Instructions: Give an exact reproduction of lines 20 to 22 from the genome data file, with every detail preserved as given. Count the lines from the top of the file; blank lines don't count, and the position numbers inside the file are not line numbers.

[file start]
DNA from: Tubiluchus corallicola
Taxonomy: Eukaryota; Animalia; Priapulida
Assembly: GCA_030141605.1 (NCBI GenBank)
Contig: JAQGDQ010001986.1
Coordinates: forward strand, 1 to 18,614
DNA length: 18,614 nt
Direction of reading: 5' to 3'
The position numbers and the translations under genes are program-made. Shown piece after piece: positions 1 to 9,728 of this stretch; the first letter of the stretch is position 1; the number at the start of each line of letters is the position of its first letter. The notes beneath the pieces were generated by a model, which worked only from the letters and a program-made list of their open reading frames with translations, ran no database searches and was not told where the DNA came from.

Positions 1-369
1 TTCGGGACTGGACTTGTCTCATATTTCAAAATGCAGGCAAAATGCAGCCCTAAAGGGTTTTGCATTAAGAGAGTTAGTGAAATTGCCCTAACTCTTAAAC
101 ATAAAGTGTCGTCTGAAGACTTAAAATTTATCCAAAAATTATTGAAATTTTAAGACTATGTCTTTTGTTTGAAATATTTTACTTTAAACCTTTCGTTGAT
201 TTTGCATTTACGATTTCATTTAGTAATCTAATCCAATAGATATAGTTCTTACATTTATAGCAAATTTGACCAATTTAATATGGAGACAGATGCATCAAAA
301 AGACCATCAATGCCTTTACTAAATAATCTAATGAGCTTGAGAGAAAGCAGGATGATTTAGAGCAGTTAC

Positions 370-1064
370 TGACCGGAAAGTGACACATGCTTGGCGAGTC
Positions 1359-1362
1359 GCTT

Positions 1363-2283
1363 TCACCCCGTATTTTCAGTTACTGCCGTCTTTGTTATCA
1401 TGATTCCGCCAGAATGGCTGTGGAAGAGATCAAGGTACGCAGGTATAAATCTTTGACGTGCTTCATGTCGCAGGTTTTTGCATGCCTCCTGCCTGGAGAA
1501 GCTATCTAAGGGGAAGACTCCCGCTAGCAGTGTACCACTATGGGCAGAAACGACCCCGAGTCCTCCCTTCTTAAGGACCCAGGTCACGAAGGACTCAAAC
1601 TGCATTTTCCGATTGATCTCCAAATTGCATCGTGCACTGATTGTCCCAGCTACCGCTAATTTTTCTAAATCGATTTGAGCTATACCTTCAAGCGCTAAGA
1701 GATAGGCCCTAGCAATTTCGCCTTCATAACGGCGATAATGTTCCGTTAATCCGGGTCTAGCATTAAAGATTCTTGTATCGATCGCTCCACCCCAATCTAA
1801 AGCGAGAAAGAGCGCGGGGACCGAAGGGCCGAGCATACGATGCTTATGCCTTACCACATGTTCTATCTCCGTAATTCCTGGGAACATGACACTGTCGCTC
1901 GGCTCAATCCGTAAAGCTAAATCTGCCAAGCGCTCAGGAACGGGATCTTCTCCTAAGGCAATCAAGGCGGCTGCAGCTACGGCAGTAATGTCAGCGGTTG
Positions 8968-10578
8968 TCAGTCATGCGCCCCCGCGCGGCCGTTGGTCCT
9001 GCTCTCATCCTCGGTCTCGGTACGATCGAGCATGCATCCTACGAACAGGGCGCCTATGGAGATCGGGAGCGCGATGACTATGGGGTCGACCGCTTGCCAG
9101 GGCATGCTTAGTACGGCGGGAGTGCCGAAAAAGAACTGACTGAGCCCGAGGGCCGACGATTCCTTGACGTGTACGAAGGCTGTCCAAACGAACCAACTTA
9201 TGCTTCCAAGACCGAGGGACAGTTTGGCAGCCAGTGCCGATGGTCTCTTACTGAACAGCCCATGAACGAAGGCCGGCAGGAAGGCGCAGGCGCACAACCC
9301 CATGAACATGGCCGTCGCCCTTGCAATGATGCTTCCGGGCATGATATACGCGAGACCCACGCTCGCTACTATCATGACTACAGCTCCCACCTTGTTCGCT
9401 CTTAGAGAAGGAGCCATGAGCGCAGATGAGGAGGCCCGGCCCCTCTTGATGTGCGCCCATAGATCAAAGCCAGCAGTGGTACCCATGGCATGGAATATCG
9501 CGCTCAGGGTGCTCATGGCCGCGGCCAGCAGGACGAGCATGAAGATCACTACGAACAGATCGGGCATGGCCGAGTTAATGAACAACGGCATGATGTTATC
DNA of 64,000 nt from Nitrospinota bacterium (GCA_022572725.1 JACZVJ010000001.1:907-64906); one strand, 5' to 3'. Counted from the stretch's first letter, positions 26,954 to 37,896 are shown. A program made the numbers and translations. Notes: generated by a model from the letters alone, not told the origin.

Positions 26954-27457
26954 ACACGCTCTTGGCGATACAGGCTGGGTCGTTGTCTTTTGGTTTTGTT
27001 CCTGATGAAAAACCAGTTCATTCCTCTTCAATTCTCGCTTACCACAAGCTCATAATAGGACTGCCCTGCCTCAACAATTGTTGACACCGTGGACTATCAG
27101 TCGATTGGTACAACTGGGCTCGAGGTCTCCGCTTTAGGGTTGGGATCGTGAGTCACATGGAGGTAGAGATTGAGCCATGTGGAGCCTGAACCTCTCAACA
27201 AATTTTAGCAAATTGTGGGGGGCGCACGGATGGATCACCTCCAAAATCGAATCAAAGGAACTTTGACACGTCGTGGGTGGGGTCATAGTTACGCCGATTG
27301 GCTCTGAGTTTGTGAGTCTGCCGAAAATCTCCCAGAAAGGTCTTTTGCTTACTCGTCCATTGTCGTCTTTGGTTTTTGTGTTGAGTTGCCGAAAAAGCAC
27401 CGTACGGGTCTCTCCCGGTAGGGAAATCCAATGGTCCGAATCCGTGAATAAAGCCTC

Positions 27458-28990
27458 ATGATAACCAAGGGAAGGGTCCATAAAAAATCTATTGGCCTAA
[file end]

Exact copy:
1401 TGATTCCGCCAGAATGGCTGTGGAAGAGATCAAGGTACGCAGGTATAAATCTTTGACGTGCTTCATGTCGCAGGTTTTTGCATGCCTCCTGCCTGGAGAA
1501 GCTATCTAAGGGGAAGACTCCCGCTAGCAGTGTACCACTATGGGCAGAAACGACCCCGAGTCCTCCCTTCTTAAGGACCCAGGTCACGAAGGACTCAAAC
1601 TGCATTTTCCGATTGATCTCCAAATTGCATCGTGCACTGATTGTCCCAGCTACCGCTAATTTTTCTAAATCGATTTGAGCTATACCTTCAAGCGCTAAGA